We sent him for use in this book some excellent photographs by Mr Webb of the grave and also of Wayside - our Wayside (‘the cottage’, as the professor always refers to it, in which the Colonel spent the last years of his life, and where presumably he died in 1923).
The fact that Colonel Boyle had been a resident in Wayside was new to us: we knew he must have been a parishioner at some time or other for his grave to be in our churchyard, but had thought that he had lodged for a time somewhere in Park Road. Mrs. Barbara Stover (née Rockliffe), who now lives in Victoria, has been in touch with Professor Rodney since his return, and as he is anxious to learn as much about Hampton Hill as possible, she has lent him her copy of ‘The Birth and Growth of Hampton Hill’.
Who then was this remarkable man, to whose grave there come, year after year, people from distant parts of the earth, and especially transatlantic pilgrims, like the man from Washington, DC, ten years ago, whose main purpose in flying to England was that he might pay silent homage at the graveside? All that we know about him at present is what we have gleaned from these pilgrims, and from the yellow and tattered remains of an old newspaper cutting of an article written by his daughter in 1940. Apparently he had done remarkable things in the Klondyke in 1898, but the climax of his adventurous career came in 1917, when he appeared dramatically on a motor-cycle at Jassy, and took decisive action to save the lives of the Rumanian Royal Family, and then proceeded so to take charge of things that he was able to save the whole country from famine and disaster, becoming in fact its ‘uncrowned king’.
Queen Marie trusted him immediateliy, and the friendship between them became almost an idyll. After his death she wrote of him: ‘He was all strength and honour, and he had given me his faith and I had given him my trust . . . I was in distress; he recognised at the same time some of his own spirit in me - I was something of a miracle in his life - and when he had his stroke I was the haven in which he anchored for a while. My companionship helped him over that first break in his colossal strength, and the companionship became sweeter than anything he had ever known.’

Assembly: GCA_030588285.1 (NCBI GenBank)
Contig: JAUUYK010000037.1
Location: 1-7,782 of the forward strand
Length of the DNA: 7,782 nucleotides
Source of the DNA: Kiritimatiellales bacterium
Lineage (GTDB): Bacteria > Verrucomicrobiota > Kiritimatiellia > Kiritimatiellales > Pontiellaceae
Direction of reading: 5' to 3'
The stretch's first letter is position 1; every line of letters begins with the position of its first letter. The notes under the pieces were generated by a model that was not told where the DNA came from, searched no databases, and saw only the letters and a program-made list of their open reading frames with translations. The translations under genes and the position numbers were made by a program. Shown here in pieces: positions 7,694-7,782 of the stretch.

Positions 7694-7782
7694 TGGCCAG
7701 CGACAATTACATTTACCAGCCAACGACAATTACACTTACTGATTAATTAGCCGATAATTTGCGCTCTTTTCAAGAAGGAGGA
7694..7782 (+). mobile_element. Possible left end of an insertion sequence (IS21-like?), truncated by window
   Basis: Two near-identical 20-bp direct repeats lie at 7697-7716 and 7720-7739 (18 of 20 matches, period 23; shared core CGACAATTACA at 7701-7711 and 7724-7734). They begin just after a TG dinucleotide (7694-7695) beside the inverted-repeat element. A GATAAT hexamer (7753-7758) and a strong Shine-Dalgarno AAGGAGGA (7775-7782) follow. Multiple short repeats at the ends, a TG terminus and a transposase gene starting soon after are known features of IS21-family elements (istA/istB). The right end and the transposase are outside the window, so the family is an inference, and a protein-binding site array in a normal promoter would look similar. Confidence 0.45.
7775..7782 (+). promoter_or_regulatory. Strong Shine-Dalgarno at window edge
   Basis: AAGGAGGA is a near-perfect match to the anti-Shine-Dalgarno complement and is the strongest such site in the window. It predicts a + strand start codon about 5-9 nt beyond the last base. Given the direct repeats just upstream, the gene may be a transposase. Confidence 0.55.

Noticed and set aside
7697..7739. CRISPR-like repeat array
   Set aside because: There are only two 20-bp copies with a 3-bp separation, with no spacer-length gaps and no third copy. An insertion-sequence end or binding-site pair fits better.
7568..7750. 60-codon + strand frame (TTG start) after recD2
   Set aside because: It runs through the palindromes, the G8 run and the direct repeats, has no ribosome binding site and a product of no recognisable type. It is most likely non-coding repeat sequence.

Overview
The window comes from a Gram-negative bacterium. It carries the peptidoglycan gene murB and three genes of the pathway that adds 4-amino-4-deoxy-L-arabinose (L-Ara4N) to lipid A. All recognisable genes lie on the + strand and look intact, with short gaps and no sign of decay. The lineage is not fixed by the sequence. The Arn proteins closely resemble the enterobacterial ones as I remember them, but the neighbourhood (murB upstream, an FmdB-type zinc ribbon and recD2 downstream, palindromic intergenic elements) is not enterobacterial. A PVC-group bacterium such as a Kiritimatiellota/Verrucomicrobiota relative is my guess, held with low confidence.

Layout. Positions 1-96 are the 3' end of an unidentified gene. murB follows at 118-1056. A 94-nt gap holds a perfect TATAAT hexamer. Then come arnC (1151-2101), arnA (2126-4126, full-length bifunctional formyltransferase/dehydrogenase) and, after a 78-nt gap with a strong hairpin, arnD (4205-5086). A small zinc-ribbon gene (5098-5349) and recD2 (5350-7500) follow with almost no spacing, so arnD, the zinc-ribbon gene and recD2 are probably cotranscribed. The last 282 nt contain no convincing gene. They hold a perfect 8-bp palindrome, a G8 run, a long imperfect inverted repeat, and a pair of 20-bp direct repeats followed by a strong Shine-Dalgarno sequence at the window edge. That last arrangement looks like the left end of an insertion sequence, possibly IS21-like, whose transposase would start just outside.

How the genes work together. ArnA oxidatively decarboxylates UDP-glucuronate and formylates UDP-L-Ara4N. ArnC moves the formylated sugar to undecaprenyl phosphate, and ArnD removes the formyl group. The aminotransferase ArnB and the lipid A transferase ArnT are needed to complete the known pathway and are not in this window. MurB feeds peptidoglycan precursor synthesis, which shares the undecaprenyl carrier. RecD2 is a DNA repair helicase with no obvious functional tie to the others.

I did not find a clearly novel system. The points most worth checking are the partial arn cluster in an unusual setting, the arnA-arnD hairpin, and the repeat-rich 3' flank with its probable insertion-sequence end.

Queen Marie had the ancient stone cross which stands at the head of the grave brought specially from Rumania, and she herself dug up at a lonely spot in that country - ’as lonely as Joe was in the days of his life’ - a small shoot of Rumanian ivy which she planted at the foot of the cross, where is still flourishes today. On the simple flat stone are inscribed the cross of the Order of Regina Marie, and beneath it (almost indiscernible now after nearly fifty years) the name Marie. But it is still possible to read the striking lines which the Queen chose from one of Robert Service’s poems: ‘A man with the heart of a Viking, and the simple faith of a child’. That perhaps sums up as well as any few words can the character of this great but humble man.
The lady who gave me the cutting years ago told me that she had often seen Queen Marie when she came to bring flowers to the grave, but I have never met anyone who knew Colonel Boyle himself when he lived in our parish. If there are any older parishioners who do remember him, we should be glad to hear from them, so that their reminiscences may be included in any further edition of our book.
Source: The Spire Magazine - 1970 December
The Parish Church of St James, Hampton Hill, TW12 1DQ
Main site: stjames-hamptonhill.org.uk